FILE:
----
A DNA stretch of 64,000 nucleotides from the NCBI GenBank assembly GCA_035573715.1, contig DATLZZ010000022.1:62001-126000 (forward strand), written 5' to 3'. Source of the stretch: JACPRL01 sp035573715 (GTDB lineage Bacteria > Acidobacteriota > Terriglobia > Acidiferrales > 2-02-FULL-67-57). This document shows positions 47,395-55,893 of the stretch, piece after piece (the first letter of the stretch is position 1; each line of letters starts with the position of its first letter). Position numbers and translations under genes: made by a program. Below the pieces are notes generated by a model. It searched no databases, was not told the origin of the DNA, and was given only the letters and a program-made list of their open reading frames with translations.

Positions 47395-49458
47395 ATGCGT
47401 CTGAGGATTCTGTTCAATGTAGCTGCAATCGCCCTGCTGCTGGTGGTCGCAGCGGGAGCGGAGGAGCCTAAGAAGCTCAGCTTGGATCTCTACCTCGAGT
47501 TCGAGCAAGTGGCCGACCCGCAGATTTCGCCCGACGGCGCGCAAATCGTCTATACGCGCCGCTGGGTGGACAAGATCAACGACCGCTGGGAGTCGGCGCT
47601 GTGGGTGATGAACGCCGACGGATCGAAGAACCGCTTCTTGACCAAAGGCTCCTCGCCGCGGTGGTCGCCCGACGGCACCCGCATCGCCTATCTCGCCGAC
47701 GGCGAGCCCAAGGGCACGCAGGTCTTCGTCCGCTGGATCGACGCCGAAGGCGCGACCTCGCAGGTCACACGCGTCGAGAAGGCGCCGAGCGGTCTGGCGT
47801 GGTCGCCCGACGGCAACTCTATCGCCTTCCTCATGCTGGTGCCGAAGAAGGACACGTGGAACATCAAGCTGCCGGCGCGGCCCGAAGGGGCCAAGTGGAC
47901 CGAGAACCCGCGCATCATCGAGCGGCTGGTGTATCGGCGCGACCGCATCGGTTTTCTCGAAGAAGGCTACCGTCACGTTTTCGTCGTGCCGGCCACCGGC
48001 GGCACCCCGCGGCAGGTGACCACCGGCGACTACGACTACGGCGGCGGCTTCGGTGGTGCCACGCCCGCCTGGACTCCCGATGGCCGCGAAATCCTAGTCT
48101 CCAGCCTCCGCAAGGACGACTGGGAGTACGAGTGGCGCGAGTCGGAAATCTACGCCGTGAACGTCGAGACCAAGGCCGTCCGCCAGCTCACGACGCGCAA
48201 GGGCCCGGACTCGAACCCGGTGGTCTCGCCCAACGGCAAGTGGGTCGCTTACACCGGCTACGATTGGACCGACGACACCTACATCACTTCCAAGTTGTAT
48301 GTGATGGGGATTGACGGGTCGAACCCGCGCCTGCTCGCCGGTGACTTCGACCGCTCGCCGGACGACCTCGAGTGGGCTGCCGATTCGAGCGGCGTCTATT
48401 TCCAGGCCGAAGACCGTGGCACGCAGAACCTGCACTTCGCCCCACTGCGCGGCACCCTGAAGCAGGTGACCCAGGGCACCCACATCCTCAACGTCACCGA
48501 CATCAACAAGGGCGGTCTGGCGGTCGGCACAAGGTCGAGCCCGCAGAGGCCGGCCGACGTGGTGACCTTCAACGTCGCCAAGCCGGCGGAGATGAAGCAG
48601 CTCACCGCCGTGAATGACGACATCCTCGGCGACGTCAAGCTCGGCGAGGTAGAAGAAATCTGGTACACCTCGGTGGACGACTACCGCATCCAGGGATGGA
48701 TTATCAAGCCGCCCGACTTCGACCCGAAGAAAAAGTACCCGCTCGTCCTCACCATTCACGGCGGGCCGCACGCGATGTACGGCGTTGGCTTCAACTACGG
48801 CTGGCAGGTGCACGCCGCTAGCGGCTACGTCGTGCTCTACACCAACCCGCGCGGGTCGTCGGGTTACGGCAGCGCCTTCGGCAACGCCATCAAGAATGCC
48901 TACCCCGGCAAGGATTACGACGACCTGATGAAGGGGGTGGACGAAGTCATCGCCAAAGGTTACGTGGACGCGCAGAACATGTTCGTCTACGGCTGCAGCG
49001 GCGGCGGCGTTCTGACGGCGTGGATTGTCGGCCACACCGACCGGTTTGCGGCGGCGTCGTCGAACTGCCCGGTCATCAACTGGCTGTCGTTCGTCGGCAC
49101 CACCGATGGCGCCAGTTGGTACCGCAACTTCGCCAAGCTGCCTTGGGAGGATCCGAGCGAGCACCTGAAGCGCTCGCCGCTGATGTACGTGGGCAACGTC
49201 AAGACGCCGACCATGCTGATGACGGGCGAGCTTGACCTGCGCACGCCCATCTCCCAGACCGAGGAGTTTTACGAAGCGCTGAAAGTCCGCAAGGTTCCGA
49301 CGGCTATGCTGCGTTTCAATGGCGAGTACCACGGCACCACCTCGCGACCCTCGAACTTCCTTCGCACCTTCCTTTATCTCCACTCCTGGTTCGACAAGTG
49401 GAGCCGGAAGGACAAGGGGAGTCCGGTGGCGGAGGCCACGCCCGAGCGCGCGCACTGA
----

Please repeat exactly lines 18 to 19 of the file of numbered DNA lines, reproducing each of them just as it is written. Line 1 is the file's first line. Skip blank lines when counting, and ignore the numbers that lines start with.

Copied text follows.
48801 CTGGCAGGTGCACGCCGCTAGCGGCTACGTCGTGCTCTACACCAACCCGCGCGGGTCGTCGGGTTACGGCAGCGCCTTCGGCAACGCCATCAAGAATGCC
48901 TACCCCGGCAAGGATTACGACGACCTGATGAAGGGGGTGGACGAAGTCATCGCCAAAGGTTACGTGGACGCGCAGAACATGTTCGTCTACGGCTGCAGCG